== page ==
The folly of Repetitive Practice
If you’re reading this article, I’m going to assume you have a general understanding of what constitutes a typical athletic practice. If, like me, you grew up practicing a sport in a standard, traditional manner, you may be surprised to learn how effective (or noneffective, depending on the type of practice) those practice sessions actually were. I can only speak based on my own experience, and I grew up playing baseball instead of golf, but after reading about different styles of practice and the science & research behind the information I will present later in the article, I was astounded by how deficiencies in the way I practiced directly related to weaknesses I remembered in my game.
I suppose some backstory would be useful at this point. While I played baseball year-round from the age of five through fifteen and competitive softball for another five years after, I was never a particularly good athlete, and whether during tee ball, little league, travel leagues or high school, due to the community in which I was raised, I never had access to elite level coaching… not that it likely would have mattered.
Practice Has To Change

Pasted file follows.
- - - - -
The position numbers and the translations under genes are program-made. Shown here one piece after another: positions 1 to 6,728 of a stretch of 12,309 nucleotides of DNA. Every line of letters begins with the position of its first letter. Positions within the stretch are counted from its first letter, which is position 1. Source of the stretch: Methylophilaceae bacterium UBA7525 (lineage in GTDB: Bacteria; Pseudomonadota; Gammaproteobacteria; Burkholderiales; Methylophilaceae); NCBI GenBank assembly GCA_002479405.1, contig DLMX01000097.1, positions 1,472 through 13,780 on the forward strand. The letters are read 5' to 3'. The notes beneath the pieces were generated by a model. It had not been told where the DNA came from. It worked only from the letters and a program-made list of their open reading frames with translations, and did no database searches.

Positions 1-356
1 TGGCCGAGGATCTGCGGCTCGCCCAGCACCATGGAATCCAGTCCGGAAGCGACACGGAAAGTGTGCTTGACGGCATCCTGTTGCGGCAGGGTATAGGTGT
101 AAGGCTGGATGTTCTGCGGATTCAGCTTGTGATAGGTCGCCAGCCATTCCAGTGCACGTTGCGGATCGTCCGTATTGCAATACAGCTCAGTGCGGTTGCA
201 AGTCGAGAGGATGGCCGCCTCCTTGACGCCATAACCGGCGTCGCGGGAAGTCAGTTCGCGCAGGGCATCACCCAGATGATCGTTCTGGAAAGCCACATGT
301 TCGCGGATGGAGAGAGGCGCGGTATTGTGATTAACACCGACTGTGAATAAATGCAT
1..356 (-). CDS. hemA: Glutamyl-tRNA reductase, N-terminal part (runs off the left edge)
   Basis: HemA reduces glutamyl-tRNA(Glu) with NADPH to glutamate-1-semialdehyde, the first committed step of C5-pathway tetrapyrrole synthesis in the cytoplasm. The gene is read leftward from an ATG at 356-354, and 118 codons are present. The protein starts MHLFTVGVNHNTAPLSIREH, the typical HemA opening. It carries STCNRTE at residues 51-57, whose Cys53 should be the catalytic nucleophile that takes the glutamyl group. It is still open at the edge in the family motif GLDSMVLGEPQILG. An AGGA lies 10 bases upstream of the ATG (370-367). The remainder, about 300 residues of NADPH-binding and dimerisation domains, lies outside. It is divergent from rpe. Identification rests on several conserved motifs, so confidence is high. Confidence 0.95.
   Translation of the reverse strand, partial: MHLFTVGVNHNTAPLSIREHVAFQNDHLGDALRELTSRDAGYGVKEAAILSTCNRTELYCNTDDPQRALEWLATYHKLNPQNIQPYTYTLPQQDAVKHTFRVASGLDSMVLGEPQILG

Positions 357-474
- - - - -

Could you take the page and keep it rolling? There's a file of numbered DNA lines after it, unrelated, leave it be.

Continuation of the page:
Due to the coaches not knowing of any other ways to conduct practice, practice at each level was identical, with the same routine under the same stresses in the same environment. And, not coincidentally, each coach at each level raised the same issues regarding my game, “why can’t you perform in the games like you do in practice?” Whether fielding or at the plate, I was the model ballplayer in practice, but dropped easy fly balls and failed to even make contact during games. It never made sense to me until I began researching the different types of practice and how to practice more efficiently for an early GLT article. Then, boom, like a popup I misread in a little league game, it hit me right in the face: I could perform like an all-star in practice because I was doing just that, I was performing. I was replicating the feedback immediately provided by coaches, in a low-stress, controlled atmosphere. I wasn’t learning a new skill. I wasn’t even sharpening the skills I already possessed, at least not in a way that could be retained long-term. Why? I was failing to actually learn because the traditional, old-fashioned practice I’d become familiar with was simply making me better at practice, it wasn’t simulating the random and unpredictable events I would face in an actual game. In short, because practice was repeating the same things, also known as blocked practice, I was not growing or learning.